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  • Tuesday, June 23, 2015 at 04:00 AM · 8 rsvps
    The Sacred Water Walk 2015

    The Sacred Water Walk 2015

    The Sacred Water Walk 2015 will begin on Tuesday June 23, 2015 at Matane, Quebec and end at Madeline Island in Wisconsin in late August. The arrival and set up camp is on June 22nd, have pipes smoked and share stories. Then on June 23rd, all will begin walking. Pipes will be smoked, sharing of traditions, traditional stories and nightly drumming, fun for all.This Walk is to raise awareness of the abuse, misuse, and profiting of our precious fresh water.There will be Protocols sent out for Walkers, in order for all to know what to expect. Updates will be available on the Sacred Water Walk 2015 Facebook Event Page Here.The Walk needs your help/donations for places to sleep/lodging, food to eat, and gas for identified Water Walker vehicles. For more information or to make a donation please contact us at: Sacred Water Walk 2015 - Camping Information. You can also join the Facebook group Water Walkers United here. Starts at the St Lawrence River - June 23rd, 2015 Matane to Metis Sur Mer to Sainte Luce, to Saint Simon to Notre Dame du Portage to Rivierre Quelle to Montmagny to Levis-Lauzon to St. Croix to Gentilly to Nicolet to Sorel Tracy to Longugeil to LaSalle to Rigaud to Hawksberry to Papineauville to Clarence Rockland to Ottawa Arrival at the 1st Stopping Point – July 5, 2015 From Ottawa to Bayshore to Kemptville to Prescott to Kingston Arrive at Kingston – July 10, 2015 Kingston to Belleville to Colboune to Oshawa to Toronto to Hamilton to Niagara Falls, Arrive at 2nd Stopping Point – July 17, 2015 Niagara Falls down to Hwy 3 at Pt. Erie to Port Colborne, Hwy 3 all the way to Simcoe to Tillsonburgh, Hwy 3, to St. Thomas to Wallacetown to Port Glasgow to Erie Beach, Hwy 10 and on to Hwy 40 to Wallaceburgh to Walpole Island Arrive at 3rd Stopping Point - July 27, 2015 From there we head up to Port Huron/Sarnia(hwy 40) to Kettle Point to Grand Bend to Hwy 21, all the way to Port Elgin. - August 2, 2015  4th Stopping Point – August 2nd, 2015 This is where we decide, do we go by ferry to Manitoulin Island, 3 or 4 days to Wikwemikong or go all the way around through Collingwood, Hwy 410, Parry Sound, French River, Sudbury, Espanola, then on to Manitoulin. The Walkers will have to meet at Port Elgin to consent to directions. We head back out to Sault Ste. Marie from Manitoulin via Espanola to Blind River to Sault Ste Marie 5th Stopping Point - August 15, 2015 off to Michigan, via Hwy 28, all the way to Marquette, to Wisconsin to Duluth, Minnesota 6th Stopping Point – August 25, 2015 **** Then to Madeline Island - 7th and last stopping point – August 30, 2015 ****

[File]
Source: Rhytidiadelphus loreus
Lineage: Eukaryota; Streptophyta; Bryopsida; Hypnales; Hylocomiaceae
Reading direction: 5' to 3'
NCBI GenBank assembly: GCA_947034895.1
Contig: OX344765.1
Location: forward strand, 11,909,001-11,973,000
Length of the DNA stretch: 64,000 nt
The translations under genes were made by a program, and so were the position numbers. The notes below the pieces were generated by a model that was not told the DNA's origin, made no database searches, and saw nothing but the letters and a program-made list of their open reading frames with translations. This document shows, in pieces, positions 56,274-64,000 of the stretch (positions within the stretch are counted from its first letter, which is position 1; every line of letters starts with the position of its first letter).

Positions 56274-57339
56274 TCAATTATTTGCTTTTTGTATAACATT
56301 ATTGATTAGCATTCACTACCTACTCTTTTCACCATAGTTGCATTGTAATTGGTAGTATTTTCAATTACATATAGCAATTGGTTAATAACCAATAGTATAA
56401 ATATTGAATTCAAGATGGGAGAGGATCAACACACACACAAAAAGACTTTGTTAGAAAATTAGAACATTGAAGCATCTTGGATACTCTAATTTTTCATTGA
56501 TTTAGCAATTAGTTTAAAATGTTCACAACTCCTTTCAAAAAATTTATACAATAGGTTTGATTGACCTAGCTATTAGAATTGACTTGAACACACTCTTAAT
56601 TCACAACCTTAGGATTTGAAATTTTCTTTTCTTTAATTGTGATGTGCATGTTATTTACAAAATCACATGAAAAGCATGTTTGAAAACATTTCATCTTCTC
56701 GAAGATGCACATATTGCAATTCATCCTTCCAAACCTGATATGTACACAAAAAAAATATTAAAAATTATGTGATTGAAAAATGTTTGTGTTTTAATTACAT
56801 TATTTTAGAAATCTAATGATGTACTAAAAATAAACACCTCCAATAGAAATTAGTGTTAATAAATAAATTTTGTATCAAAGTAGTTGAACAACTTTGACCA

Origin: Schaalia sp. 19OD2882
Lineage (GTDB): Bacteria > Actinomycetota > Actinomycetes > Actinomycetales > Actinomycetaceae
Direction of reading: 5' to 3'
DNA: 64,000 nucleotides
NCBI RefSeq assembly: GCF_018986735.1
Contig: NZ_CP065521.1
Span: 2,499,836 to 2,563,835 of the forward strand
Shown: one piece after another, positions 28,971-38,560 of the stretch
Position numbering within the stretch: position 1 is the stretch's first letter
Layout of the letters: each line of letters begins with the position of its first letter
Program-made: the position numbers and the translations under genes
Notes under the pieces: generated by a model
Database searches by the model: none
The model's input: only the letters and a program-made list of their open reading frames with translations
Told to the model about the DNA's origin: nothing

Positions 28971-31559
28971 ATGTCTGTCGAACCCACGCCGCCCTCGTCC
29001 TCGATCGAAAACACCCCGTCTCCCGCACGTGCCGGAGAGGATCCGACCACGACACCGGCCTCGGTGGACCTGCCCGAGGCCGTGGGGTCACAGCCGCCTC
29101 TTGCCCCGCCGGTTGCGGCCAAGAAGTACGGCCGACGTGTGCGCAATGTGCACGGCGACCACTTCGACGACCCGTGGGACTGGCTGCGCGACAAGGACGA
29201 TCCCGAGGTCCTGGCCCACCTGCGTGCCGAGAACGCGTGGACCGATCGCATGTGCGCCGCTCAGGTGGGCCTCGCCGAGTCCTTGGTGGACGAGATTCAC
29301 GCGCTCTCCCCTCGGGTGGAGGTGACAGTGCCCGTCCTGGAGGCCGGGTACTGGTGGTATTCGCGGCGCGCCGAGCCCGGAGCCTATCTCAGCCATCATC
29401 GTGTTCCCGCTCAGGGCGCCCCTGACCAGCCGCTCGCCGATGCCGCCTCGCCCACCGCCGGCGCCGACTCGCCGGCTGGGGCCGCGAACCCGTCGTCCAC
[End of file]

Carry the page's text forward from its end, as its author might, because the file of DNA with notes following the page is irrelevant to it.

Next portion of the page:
• Sunday, July 05, 2015 at 01:00 PM · 6 rsvps
    Queen's Park in Toronto, Ontario, Canada

    March for Jobs, Justice and the Climate

    From Alberta to the coasts, Canada is ready for an economy that creates good jobs for all, protects the air, land and water, and tackles climate change. A diverse coalition of individuals and groups from across Canada, including labor unions representing Alberta oil workers, First Nations on the frontlines of extraction projects, racialized communities from climate-impacted regions, environmental groups, anti-poverty, worker and faith groups, health workers, scientists, students, migrant justice groups, and others will be marching in unity. We don’t have to choose between the economy or the environment. By taking climate action, we can create an economy that is more fair and equal and generates hundreds of thousands of good green jobs. It means supporting the labour that takes care of people and the planet — education, healthcare, childcare and the protection of the land, much of it done by women. It means expanding localized agricultural systems to use less fossil fuels and provide affordable, nutritious food for everyone in Canada. This July, Toronto will host a Pan American Climate Summit and an Economic Summit, where politicians will face a choice: listen to corporate leaders from across the Americas gathering to advance an economic austerity agenda that is increasing inequality and causing a climate crisis felt disproportionally in the global south – or listen to the people.  On the eve of those summits, let’s make sure they hear our demands:  a justice-based transition to a new energy economy, in which corporate polluters pay and ordinary people benefit. The only way to overcome a small, powerful group who have a lot to lose is to build a massive movement of people with everything to gain.